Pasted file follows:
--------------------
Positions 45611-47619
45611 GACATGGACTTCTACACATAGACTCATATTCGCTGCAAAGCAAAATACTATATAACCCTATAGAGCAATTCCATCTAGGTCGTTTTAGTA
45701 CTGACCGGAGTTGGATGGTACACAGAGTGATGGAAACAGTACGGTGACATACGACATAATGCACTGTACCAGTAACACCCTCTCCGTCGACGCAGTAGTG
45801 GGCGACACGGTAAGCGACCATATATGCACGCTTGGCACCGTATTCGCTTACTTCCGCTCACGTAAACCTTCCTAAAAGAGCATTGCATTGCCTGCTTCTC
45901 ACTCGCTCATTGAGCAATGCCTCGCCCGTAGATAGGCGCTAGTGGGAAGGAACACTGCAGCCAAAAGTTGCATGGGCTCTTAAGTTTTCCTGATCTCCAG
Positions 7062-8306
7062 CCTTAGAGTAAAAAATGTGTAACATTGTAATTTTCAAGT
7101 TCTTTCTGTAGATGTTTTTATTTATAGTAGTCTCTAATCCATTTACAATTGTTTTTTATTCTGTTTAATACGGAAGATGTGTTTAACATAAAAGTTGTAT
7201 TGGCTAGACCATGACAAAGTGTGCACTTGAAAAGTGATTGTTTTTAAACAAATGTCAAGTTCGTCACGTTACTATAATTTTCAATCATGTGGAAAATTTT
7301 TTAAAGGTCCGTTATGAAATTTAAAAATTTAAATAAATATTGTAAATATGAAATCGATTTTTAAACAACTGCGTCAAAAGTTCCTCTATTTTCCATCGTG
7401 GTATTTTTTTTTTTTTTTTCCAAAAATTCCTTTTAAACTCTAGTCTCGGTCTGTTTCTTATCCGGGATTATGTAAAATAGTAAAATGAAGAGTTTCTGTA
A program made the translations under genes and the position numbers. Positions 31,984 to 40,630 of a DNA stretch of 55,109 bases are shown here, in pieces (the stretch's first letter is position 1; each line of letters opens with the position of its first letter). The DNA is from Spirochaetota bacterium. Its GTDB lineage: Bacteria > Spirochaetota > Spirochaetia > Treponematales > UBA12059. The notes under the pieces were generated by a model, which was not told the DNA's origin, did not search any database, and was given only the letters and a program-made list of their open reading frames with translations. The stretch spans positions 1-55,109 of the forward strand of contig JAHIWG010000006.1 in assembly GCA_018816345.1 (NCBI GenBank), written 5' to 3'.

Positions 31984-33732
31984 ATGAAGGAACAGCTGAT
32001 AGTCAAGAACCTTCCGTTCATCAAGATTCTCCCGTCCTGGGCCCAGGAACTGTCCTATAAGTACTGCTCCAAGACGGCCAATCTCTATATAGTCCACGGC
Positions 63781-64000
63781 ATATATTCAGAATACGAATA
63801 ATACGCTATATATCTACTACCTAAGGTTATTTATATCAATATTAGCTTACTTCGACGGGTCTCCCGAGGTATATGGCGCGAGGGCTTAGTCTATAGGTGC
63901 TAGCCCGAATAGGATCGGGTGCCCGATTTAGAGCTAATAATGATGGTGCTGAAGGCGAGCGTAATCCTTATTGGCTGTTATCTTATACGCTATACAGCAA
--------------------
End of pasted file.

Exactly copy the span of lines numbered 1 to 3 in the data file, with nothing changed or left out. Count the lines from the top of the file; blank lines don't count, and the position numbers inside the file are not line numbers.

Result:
Positions 45611-47619
45611 GACATGGACTTCTACACATAGACTCATATTCGCTGCAAAGCAAAATACTATATAACCCTATAGAGCAATTCCATCTAGGTCGTTTTAGTA
45701 CTGACCGGAGTTGGATGGTACACAGAGTGATGGAAACAGTACGGTGACATACGACATAATGCACTGTACCAGTAACACCCTCTCCGTCGACGCAGTAGTG